Much like Shining or Lifelover, Höstblod takes an eclectic approach to depressive black metal. There is as much time dedicated to soft contemplation as there is sorrowful desolation, and a variety of instrumentation is implemented beyond the usual blasting drums, biting guitars, and shrieking vocals. They even include off the wall moments like the children singing halfway through “Tomheten Del 2” and what sounds like accordion and banjo on the closing “Tystnaden.”
One-man projects are nothing new in this genre, but a true mastery over instrumentation sets Höstblod apart from similar entities. The standard guitar and drums are played well enough, but the extensive piano, violin, and acoustic parts are executed with professionalism that doesn’t forsake the emotional intent. It isn’t technical stuff by any means, but it wasn’t too surprising to hear that creator Johan Nilsson is classically trained.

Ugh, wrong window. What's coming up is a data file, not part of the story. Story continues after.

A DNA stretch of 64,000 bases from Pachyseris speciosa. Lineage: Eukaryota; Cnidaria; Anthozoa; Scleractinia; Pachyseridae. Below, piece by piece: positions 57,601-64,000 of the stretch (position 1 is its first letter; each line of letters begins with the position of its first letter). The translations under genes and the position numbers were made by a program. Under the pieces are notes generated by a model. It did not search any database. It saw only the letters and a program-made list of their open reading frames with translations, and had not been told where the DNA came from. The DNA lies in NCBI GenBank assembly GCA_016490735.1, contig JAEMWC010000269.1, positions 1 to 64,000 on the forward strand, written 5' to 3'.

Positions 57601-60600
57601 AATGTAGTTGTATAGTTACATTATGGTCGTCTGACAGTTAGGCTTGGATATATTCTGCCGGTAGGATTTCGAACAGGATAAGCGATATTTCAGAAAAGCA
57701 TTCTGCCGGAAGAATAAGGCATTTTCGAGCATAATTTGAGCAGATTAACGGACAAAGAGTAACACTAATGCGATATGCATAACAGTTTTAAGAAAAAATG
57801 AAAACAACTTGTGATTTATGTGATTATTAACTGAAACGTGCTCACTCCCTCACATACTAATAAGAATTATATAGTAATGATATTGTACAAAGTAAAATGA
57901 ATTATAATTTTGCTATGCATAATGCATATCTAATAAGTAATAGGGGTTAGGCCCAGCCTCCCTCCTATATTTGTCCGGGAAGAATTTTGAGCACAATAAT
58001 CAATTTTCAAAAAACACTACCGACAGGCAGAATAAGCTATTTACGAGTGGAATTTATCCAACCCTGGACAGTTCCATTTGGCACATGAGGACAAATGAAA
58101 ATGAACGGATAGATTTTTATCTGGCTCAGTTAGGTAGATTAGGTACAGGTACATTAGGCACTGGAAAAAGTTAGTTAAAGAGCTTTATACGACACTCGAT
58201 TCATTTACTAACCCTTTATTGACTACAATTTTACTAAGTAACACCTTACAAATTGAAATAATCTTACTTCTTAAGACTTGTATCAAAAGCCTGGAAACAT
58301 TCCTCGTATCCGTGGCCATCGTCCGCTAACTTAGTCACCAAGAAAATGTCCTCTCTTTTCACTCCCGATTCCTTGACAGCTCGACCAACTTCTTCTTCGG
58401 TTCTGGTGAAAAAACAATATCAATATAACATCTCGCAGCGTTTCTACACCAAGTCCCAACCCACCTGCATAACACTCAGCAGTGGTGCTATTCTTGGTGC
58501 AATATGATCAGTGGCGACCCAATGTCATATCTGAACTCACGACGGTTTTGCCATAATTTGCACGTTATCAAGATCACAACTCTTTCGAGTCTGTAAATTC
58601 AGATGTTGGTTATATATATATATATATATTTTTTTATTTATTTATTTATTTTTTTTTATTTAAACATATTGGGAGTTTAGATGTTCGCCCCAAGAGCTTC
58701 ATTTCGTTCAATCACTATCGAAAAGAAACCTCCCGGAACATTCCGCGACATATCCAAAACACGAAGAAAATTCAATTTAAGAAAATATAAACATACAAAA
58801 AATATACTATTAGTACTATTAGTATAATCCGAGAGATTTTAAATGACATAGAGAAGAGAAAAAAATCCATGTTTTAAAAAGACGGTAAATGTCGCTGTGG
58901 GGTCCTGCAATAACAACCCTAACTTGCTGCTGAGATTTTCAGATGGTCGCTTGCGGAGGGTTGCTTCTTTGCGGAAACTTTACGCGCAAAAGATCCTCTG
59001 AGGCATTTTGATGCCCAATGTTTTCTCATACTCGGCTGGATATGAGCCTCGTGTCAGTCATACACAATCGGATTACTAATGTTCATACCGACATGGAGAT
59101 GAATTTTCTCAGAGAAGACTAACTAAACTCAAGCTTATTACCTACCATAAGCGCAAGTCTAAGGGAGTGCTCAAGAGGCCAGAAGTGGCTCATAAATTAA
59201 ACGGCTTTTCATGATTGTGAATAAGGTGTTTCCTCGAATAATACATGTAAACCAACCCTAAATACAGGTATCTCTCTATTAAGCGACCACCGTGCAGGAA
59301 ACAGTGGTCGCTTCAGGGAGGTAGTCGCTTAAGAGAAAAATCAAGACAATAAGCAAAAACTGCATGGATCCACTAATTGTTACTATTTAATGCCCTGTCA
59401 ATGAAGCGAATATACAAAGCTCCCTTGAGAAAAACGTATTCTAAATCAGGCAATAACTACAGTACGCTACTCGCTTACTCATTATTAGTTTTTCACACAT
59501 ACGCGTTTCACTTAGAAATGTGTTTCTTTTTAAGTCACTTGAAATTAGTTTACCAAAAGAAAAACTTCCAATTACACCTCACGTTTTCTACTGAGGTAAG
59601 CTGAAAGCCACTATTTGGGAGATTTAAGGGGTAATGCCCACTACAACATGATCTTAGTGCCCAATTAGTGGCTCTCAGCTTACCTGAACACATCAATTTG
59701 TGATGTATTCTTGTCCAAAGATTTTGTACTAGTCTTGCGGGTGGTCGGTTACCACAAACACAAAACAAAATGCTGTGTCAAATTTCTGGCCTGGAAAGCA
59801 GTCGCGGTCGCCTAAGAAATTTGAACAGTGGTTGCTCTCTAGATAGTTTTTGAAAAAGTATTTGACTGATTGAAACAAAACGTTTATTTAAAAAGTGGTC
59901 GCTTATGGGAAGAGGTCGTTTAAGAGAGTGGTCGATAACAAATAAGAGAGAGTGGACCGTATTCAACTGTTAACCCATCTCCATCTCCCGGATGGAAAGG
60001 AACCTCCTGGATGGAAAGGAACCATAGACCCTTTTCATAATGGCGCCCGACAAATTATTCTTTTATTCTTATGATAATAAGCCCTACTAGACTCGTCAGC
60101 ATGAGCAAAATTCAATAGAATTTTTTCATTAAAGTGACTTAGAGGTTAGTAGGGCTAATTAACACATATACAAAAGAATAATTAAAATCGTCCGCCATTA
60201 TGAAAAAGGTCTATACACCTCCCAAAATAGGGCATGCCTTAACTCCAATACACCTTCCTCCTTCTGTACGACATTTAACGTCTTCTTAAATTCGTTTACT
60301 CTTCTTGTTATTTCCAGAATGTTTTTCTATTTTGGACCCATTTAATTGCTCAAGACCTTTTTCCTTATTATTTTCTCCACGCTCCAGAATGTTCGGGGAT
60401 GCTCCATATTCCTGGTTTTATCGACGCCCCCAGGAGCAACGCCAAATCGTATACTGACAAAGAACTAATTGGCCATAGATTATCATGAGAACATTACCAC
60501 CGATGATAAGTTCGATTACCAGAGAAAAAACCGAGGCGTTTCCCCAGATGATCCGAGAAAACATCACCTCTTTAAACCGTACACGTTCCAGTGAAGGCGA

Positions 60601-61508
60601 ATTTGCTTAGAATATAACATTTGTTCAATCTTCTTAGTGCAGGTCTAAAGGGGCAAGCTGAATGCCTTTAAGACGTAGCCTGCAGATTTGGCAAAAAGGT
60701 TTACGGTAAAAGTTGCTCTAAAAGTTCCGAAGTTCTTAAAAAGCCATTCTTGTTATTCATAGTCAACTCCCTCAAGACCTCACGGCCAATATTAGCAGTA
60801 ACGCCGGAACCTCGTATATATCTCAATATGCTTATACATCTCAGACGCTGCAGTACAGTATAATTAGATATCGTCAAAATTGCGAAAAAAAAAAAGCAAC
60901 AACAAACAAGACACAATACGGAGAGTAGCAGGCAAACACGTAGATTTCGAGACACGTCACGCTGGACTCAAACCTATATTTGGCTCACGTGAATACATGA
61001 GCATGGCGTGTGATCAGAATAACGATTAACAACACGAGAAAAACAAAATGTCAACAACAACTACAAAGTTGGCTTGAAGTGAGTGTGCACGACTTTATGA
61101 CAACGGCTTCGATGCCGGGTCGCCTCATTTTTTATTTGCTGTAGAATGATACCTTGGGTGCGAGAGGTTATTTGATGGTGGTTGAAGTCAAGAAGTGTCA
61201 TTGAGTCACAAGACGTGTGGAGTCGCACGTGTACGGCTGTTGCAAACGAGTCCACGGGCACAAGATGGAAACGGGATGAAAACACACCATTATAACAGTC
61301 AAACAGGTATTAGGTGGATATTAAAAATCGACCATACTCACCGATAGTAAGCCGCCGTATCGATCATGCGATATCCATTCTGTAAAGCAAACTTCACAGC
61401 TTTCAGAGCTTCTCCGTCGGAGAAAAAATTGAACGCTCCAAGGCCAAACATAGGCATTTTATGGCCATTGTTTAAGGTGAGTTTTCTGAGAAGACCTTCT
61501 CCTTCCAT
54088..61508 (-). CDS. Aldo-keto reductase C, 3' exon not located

Mörkrets intåg is an incredibly emotional album, written as Nilsson was coping with his mother’s illness and subsequent passing. Although the lyrics are all in Swedish, the pain behind them is incredibly palpable. “Höstblod” is a particularly heartbreaking listen as vulnerable vocals are carried by a softly swelling structure. Vocal performances, both clean and harsh, can be a little spotty, but they’re far more effective than the overblown sobbing commonly associated with the genre.
Höstblod isn’t the purest black metal project out there, but its debut album is a stunning mix of eclecticism and emotion. Such professional musicianship that would threaten to diminish the pathos only enhances it, and the instrumental dexterity keeps the stylistic transitions from descending into disjointed gimmickry. A debut so heavily inspired by a traumatic event can not and should never be replicated, so it’s hard to tell what to expect from its creator in the future. Whether or not future endeavors will be under the Höstblod banner, I’ll be looking forward to what comes next.